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PM's dad criticised for flying to Greece during pandemic

Sky News logo Sky News 02/07/2020 Alan McGuinness, political reporter
Stanley Johnson in a suit and tie sitting at a table: Boris Johnson and his father Stanley in 2018 © PA Boris Johnson and his father Stanley in 2018


The prime minister's father has been criticised for flying to Greece during the coronavirus pandemic.

Government advice currently urges Britons against all but essential international travel.

But Boris Johnson's 79-year-old father Stanley arrived in Athens on Wednesday to visit his mountain villa.

Video: Stanley Johnson flies to Greece despite travel restrictions (The Independent)

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He shared a video on Instagram of his plane landing.

Mr Johnson also posted a picture of himself wearing a face mask, which appeared to have been taken in an airport.

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The PM's spokesman said the Foreign Office advice on international travel remains in place, but said: "It is for individuals to make the judgements themselves."

According to the Daily Mail, he flew to Athens via Bulgaria because the Greek government has banned direct flights from the UK until the middle of July.

Mr Johnson told the newspaper he was visiting the country on "essential business trying to COVID-proof my property in view of the upcoming letting season".

He added: "I need to set up distancing measures at the property because they're taking it very seriously here.


LONDON, ENGLAND - MARCH 04: Stanley Johnson, father of British Prime Minister Boris Johnson, is seen on March 04, 2020 in London, England. (Photo by Peter Summers/Getty Images) © 2020 Getty Images LONDON, ENGLAND - MARCH 04: Stanley Johnson, father of British Prime Minister Boris Johnson, is seen on March 04, 2020 in London, England. (Photo by Peter Summers/Getty Images)


"The Greeks are trying to stop bulk arrivals from the UK but they were quite happy to have me coming in.

"All they wanted to know was where I was coming from and what I was doing. Then I had my temperature taken and was swabbed twice."

The PM's father said air bridges had to be established "as soon as possible", saying: "From what I've seen the arrival of the British will not be a danger to the Greeks because they're so careful here."

Mr Johnson's trip has caused anger among MPs, amid claims it shows "it is one rule for the Conservatives and one rule for everyone else".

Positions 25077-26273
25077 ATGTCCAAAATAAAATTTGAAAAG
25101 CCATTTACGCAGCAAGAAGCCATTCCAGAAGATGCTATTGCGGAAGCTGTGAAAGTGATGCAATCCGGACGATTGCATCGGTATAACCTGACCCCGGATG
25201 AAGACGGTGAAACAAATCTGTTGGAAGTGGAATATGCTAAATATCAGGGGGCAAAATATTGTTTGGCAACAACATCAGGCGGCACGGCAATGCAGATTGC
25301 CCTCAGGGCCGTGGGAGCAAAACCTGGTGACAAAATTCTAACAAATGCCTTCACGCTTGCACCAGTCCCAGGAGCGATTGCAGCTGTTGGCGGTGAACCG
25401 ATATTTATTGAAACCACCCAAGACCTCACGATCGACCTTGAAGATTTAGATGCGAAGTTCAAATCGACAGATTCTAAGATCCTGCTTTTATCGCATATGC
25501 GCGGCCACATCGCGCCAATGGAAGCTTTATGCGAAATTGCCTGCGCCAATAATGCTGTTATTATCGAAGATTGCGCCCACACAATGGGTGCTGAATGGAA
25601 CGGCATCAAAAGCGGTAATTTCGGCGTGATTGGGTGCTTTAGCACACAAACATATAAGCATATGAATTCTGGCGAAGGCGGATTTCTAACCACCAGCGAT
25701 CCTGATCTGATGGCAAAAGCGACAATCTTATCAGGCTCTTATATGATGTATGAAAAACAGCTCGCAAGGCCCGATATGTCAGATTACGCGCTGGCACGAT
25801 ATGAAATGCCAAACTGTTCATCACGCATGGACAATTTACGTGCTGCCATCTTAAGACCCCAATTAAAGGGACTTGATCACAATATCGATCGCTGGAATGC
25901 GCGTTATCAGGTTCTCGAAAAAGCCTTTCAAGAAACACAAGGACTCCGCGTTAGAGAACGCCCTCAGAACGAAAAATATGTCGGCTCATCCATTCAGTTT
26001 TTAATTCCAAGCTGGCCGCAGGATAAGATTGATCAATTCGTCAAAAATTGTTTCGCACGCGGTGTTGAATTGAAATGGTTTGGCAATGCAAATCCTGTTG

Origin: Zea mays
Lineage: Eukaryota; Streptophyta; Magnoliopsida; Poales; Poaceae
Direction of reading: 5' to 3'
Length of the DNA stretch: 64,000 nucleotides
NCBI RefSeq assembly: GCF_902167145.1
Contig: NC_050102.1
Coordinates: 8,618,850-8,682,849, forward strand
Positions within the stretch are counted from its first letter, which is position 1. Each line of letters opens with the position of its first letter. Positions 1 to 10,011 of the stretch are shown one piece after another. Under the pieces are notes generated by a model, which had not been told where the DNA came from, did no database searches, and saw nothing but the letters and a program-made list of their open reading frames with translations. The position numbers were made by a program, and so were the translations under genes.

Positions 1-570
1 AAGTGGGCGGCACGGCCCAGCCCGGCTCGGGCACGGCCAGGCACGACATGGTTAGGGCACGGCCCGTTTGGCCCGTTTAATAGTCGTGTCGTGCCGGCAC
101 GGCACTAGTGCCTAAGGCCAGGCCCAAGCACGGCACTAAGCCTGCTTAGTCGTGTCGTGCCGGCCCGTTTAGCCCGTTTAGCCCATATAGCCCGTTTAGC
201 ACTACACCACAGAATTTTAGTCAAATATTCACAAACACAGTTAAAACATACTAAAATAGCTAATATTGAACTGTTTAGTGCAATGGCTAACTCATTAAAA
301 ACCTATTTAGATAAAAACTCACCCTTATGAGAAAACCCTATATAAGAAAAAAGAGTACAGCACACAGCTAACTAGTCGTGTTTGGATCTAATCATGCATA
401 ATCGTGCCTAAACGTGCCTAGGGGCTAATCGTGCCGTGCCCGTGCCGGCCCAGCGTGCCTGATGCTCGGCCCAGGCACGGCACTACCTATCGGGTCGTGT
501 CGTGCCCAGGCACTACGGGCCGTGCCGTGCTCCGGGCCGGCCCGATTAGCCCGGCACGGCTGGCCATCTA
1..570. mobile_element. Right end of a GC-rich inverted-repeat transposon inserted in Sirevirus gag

Labour's shadow minister for mental health Rosena Allin-Khan said: "Most people have been following the guidelines and socially distancing - not everyone will get a holiday this year.

Gallery: Coronavirus (Covid-19) outbreak around the UK (Photo Services)


"Those closest to the prime minister have different rules though."

Labour MP Kate Osborne said: "Dominic Cummings broke the lockdown rules now it's @BorisJohnson's father.

"One rule for the elite and another for everyone else it seems.

"They're laughing directly in the face of people up and down this country. Shame."

Neil Coyle, another Labour MP, told the Press Association: "(Mr Johnson) has ignored government advice and he has also entered Greece through a secondary route, so I imagine the Greek authorities will be interested in how he has got there and what he is doing to ensure he's not spreading anything.

"The government has taken away rights to travel for all of us, but (the PM's) own family is not affected."

Alistair Carmichael, a Liberal Democrat MP, said: "This is simply further evidence that when it comes to following the rules, it is one rule for the Conservatives and one rule for everyone else.

"Whilst the prime minister is continuing to ask people to make huge sacrifices, especially the people of Leicester, he must reflect on how much of a kick in the teeth these reports will be."

Stay at home as much as possible to stop coronavirus spreading - here is the latest government guidance. If you think you have the virus, don't go to the GP or hospital, stay indoors and get advice online. Only call NHS 111 if you cannot cope with your symptoms at home; your condition gets worse; or your symptoms do not get better after seven days. In parts of Wales where 111 isn't available, call NHS Direct on 0845 46 47. In Scotland, anyone with symptoms is advised to self-isolate for seven days. In ​​​​​​​ Northern Ireland, call your GP.

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